It’s difficult to overstate the significance of this. First, it means there probably won’t be famine in the spring, because merchants won’t wait forever for the state to set prices. Eventually, they’ll sell that food for something of value.I can not say this enough: If you are interested in North Korean goings-on, OFK should be a daily read.
But the rise of large-scale food smuggling right under the noses of the Anjŏnbu also portends needed economic and even political change. It means that the system is now so frayed and corrupt that smugglers can move goods of any kind into North Korea in quantity. Today, of necessity, the cargo is food. Tomorrow, the cargo will be consumer goods. But next will come information — books, bibles, pamphlets, radios, computers, flash drives, cell phone repeaters that can be lashed to remote treetops, and camera phones. It opens up the possibility for a North Korean opposition to galvanize, organize, coopt and corrupt regime officials, and effectively challenge the power of the state.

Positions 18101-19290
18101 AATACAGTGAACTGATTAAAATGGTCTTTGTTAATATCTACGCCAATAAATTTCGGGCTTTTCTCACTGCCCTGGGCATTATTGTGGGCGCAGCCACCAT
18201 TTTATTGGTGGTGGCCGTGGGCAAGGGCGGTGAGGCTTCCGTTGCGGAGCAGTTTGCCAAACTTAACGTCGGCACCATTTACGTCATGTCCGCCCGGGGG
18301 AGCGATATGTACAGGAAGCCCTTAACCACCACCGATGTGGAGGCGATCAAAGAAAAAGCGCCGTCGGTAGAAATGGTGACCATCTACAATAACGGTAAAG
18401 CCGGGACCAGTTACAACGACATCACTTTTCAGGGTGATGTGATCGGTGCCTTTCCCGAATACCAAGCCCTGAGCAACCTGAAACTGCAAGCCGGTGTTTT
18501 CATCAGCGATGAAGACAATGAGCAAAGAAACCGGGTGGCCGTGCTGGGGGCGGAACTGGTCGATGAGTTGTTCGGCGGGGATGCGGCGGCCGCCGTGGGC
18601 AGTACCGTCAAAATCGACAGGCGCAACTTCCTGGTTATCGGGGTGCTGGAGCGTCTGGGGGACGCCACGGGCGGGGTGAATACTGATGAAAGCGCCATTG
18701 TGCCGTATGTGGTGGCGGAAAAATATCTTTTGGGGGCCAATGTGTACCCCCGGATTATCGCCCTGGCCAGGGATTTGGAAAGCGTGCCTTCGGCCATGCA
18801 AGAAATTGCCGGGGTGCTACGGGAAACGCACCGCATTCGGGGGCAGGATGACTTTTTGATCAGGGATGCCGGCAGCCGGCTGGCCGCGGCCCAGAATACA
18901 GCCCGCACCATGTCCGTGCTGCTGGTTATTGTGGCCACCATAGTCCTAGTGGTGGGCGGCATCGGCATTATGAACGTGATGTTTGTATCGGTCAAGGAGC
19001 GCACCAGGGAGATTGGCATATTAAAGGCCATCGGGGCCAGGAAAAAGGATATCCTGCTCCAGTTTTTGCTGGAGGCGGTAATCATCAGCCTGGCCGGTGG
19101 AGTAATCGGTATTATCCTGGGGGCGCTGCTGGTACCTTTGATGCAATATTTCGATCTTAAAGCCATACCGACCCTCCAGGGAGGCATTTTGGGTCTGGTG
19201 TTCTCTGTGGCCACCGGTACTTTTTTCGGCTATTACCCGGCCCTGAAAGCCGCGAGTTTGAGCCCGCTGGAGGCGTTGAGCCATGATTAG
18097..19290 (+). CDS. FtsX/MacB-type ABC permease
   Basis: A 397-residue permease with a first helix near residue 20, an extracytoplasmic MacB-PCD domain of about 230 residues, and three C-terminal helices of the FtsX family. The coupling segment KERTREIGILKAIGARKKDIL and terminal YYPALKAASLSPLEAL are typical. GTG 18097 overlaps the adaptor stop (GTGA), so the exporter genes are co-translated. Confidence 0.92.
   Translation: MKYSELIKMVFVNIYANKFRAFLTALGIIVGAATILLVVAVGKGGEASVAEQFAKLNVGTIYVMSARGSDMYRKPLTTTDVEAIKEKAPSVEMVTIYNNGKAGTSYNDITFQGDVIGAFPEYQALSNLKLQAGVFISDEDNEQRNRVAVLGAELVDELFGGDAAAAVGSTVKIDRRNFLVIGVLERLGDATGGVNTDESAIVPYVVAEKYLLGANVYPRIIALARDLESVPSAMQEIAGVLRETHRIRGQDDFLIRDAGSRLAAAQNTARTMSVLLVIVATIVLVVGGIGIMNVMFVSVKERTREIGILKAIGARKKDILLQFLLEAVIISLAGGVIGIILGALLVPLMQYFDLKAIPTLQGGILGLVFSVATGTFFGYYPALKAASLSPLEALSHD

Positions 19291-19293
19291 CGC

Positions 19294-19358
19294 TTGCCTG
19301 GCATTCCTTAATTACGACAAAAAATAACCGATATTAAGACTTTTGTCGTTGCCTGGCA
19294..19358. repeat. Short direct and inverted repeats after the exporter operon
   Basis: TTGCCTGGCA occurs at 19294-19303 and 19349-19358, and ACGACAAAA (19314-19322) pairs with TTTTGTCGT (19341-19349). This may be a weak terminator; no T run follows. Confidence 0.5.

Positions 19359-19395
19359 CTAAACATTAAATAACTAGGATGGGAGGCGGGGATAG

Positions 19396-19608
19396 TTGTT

Friday, January 29, 2010
OneFreeKorea update on the Great Currency Obliteration of 2009
Over at OFK, Joshua Stanton provides an excellent overview of the latest news coming out of North Korea regarding the disastrous currency revaluation that occurred late last year. The ending is particularly interesting: